Anne Louise Allen
 
Anne Allen Artist Statement
 
Anne Allen’s works explore her ongoing interest in pattern, both natural and manmade. Her work draws from sources that include vines, scratches, hairnets, machine-made lace and doilies, wallpaper, dryer sheets and floral patterns. Another a body of work focuses on the traditional women’s head covering of her Catholic upbringing and contemporary interpretations of ancient diadems and gold heraldic jewelry of the Etruscans and Greeks. Her use of gold colored media (ink, Prismacolor) and silverpoint and goldpoint seek to elevate these subjects by association with precious metals.
 
Several bodies of work explore random patterning found in nature and on the body. Works include linear, golden drawings done with brush and ink on vellum, based on the tangled lines of vines; and a series of intimate drawings in watercolor, ink and colored pencil on watercolor paper or vellum, based on the network of scratches on the skin incurred during hikes in rugged country while geocaching. These “Bloody Scratch Drawings” take as their title the coordinates of the geocache site where the scratches were sustained. In these works, Allen is interested in abstracting the source material to reveal patterns and intricacies in drawings that are both a record of an adventure and a type of portrait.
 
Another newer series of drawings revisits childhood trips to visit family in Oklahoma, conjuring the severe weather, dust storms, tumbleweeds and shelter belts that populated them, all viewed from the back seat of the family car. Another series consists of intimate drawings in watercolor and colored pencil on paper, based on scratches on the skin incurred during hikes while geocaching. These “Bloody Scratch Drawings” are portrait fragments, and take as their title the coordinates of the geocache site where the scratches were sustained.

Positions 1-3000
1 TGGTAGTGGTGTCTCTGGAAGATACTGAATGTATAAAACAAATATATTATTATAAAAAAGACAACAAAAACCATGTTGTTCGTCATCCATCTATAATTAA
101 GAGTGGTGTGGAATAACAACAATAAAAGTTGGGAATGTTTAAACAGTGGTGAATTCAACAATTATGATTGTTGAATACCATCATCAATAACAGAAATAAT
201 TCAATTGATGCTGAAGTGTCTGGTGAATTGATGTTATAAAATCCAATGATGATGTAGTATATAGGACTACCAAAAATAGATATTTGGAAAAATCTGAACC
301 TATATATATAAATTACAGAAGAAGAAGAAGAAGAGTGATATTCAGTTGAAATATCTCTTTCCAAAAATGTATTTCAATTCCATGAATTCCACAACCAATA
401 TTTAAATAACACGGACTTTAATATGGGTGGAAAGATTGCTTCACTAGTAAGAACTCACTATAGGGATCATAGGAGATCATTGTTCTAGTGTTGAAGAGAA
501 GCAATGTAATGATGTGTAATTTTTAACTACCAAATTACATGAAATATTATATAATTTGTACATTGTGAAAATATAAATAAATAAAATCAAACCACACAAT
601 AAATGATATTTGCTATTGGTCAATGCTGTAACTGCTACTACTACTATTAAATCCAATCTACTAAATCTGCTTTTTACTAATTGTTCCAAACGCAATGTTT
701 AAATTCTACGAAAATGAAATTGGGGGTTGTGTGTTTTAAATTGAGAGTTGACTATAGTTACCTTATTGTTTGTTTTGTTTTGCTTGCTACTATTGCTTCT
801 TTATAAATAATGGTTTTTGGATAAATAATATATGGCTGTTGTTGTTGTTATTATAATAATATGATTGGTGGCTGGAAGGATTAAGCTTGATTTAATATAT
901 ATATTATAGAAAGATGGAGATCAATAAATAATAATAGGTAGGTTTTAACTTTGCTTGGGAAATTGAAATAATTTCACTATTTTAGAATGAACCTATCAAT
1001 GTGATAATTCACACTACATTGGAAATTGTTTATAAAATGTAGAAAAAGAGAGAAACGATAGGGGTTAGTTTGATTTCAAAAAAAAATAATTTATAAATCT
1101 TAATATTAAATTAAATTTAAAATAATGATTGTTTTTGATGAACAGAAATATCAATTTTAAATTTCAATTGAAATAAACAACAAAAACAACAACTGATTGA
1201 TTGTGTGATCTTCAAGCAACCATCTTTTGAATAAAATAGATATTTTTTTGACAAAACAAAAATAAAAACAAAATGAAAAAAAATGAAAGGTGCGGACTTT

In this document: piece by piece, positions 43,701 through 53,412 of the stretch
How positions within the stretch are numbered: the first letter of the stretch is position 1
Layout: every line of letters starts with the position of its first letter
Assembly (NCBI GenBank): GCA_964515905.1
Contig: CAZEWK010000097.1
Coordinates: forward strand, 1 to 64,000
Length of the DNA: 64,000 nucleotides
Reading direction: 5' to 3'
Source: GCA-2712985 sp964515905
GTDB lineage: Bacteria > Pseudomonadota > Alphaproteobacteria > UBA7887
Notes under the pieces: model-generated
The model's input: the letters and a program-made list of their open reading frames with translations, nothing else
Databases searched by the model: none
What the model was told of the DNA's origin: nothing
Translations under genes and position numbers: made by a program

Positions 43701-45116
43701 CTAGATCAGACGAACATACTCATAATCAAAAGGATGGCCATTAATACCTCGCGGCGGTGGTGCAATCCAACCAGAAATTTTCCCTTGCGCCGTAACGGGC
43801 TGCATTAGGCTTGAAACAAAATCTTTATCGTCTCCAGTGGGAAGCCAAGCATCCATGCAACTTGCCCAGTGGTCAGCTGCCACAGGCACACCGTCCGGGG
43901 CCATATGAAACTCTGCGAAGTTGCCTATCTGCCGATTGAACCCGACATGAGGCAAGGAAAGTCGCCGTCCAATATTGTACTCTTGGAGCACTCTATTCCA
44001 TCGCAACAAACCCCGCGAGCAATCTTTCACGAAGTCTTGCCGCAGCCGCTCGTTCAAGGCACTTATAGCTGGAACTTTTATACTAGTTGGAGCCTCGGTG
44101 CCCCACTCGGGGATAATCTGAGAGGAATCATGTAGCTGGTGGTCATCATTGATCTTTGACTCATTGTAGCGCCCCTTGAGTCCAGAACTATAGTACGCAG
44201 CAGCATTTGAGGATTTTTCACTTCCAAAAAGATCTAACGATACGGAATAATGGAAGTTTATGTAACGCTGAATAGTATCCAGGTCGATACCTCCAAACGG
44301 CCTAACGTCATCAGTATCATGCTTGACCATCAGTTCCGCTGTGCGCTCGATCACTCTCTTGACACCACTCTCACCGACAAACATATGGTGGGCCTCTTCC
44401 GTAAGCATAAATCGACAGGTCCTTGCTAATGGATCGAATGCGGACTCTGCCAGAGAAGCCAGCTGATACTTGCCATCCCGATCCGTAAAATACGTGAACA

Allen frequently works with an overhead projector, manipulating, distorting and layering materials to achieve her desired formal vocabulary. She has utilized installation drawing as a component in several exhibitions including On Your Mark, Opus I, Cris Worley Fine Art, Dallas (May, 2014) and in Alchemy, part of the Cell Series at the Old Jail Art Center museum in Albany, TX in spring, 2011 working in a large scale directly on the wall and across intersecting planes.
 
The installation drawings, executed directly on the walls of the exhibition space, push these objects to an extraordinary scale, rendering them iconic and further emphasizing their complexity. Working very close to the surface of the wall or the paper, the making process becomes meditative as it allows for immersion in the details of the image. Drawing in this way operates much like abstraction, with results that move between the abstract and the representational. These wall drawings activate the space, and inject a sense of the temporal.
 
Allen’s reliance on basic drawing materials—silver point, gold point, gold ink, charcoal, graphite, colored pencil, watercolor and gouache—gives her work a minimalist beauty.
 
 
 
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